"Mi gente, mi familia" -- my people, my family.--Bill Richardson.
Hillary Rodham Clinton took a jab at a potential GOP candidate, while her fellow Democratic presidential hopefuls joined her in addressing topics such as immigration, the war in Iraq, education and health care in a forum hosted by Latino elected officials Saturday.
All of the major Democratic presidential candidates were in Central Florida for a question-and-answer session sponsored by the National Association of Latino Elected and Appointed Officials.
Of the GOP candidates, only California Rep. Duncan Hunter accepted the group's invitation to speak....
With the failure of an immigration reform bill in the Senate still fresh, all the candidates vowed to pursue comprehensive immigration reform in the future. All said they support a path to citizenship for the 12 million immigrants living illegally in the U.S.
During one response, Clinton took a swipe at a potential GOP presidential rival, former Sen. Fred Thompson, for suggesting illegal Cuban immigrants pose a terrorist threat. "I was appalled when one of the people running for or about to run for the Republican nomination talked about Cuban refugees as potential terrorists," Clinton said. "Apparently he doesn't have a lot of experience in Florida or anywhere else, and doesn't know a lot of Cuban-Americans." Thompson, who is polling strongly among GOP primary voters and is expected to join the race soon, made the comment at a campaign stop Wednesday in South Carolina criticizing an immigration bill in the Senate, contending it would make the country more vulnerable to terrorism.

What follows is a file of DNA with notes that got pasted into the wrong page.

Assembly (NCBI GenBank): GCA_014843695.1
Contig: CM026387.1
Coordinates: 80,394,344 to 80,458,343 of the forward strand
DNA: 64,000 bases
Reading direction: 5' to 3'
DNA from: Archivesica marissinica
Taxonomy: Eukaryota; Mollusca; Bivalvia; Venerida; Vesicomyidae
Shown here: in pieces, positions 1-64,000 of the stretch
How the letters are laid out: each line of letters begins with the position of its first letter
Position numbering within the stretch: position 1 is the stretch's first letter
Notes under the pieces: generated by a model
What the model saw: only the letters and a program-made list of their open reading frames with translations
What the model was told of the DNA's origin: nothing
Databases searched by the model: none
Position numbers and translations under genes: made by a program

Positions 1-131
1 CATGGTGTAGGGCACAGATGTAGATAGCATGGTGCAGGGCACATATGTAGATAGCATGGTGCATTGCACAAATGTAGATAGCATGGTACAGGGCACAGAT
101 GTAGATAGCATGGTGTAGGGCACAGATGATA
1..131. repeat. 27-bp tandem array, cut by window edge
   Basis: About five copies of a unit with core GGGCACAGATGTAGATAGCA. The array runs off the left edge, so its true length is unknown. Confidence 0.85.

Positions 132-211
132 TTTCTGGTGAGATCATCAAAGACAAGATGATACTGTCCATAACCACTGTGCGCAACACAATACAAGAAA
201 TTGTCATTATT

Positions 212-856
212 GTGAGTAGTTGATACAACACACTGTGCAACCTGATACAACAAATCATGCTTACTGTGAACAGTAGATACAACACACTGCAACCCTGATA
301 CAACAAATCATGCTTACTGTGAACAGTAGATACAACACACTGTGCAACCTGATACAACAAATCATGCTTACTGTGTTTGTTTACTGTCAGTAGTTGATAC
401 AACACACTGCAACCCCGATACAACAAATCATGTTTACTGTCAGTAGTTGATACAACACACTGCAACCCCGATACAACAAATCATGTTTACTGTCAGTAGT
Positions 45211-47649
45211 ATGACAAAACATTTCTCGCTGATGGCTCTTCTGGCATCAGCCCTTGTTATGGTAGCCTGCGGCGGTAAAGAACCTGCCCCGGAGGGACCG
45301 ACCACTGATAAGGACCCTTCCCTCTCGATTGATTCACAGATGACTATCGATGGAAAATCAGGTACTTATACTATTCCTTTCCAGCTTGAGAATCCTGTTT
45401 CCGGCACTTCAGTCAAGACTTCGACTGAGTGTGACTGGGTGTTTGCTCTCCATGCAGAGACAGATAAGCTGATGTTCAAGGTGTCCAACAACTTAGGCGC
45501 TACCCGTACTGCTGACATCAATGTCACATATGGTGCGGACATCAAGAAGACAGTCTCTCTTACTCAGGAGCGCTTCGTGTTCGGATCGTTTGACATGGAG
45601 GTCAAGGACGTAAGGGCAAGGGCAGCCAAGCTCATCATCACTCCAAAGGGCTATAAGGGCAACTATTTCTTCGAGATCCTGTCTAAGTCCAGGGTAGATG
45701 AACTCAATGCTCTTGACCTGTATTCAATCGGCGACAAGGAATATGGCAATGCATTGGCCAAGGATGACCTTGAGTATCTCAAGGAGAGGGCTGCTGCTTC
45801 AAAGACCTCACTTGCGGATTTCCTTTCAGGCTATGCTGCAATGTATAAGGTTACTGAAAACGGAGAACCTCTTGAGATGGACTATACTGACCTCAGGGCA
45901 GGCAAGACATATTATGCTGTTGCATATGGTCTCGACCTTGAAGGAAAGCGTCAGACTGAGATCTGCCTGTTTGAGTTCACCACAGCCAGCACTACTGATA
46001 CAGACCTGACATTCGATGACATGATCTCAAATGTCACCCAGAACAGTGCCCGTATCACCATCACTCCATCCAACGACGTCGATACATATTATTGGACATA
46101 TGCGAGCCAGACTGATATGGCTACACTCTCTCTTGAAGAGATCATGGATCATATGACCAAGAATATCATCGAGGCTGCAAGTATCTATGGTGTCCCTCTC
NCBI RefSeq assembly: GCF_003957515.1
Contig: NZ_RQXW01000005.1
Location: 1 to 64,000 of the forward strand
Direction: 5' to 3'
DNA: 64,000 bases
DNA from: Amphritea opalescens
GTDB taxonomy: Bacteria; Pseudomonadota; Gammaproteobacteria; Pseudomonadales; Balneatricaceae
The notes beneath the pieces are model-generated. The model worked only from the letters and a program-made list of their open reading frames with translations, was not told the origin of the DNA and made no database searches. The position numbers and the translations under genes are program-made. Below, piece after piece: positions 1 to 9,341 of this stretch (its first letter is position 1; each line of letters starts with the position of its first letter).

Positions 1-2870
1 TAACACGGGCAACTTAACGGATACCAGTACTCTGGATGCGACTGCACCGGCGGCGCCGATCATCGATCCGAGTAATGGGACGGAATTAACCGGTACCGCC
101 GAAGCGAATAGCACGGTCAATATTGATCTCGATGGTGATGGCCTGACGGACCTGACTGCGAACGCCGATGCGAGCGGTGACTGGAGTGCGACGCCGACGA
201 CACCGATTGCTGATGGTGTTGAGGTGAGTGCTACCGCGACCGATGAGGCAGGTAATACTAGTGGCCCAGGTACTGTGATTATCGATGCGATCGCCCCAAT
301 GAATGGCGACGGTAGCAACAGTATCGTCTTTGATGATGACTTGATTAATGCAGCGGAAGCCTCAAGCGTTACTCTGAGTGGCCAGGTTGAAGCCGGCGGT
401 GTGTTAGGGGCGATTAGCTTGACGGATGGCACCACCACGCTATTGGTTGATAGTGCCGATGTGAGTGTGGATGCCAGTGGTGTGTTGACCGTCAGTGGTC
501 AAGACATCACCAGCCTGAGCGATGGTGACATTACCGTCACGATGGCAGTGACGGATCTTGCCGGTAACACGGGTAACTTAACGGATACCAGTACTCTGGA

Biden drew applause when he noted that as many as 40 percent of illegal immigrants were not Hispanic. "It's a race to the bottom -- who out there can be the most anti-Hispanic," Biden said of the immigration debate. "Why is it we only view it through the prism of Spanish-speaking people?"
Former North Carolina Sen. John Edwards informally revised his well-known treatise "The Two Americas," saying there were actually three -- rich, working-class and illegal immigrants. "I believe we should have one America, no matter who your family is or where you were born," he said.
Connecticut Sen. Chris Dodd, fully bilingual from his days as a Peace Corps volunteer in the Dominican Republic, cracked up the crowd when he told them, in Spanish, "I'm the only Gringo in the Senate" to speak the language.Dodd also noted that only 10 percent of college students are Latinos. Intervention must begin at a young age, especially for lower-income children, and should carry through high school if necessary, he said.
Ohio Rep. Dennis Kucinich, saying he believed all American children should learn to speak Spanish, gave his closing statement in Spanish.
New Mexico Gov. Bill Richardson won cheers from the audience as the first Hispanic candidate to run for president. He, too, spoke Spanish to the crowd, calling them "Mi gente, mi familia" -- my people, my family.
"I'm not running as a Latino candidate. I'm running as an American governor who is enormously proud to be Latino," he told supporters.
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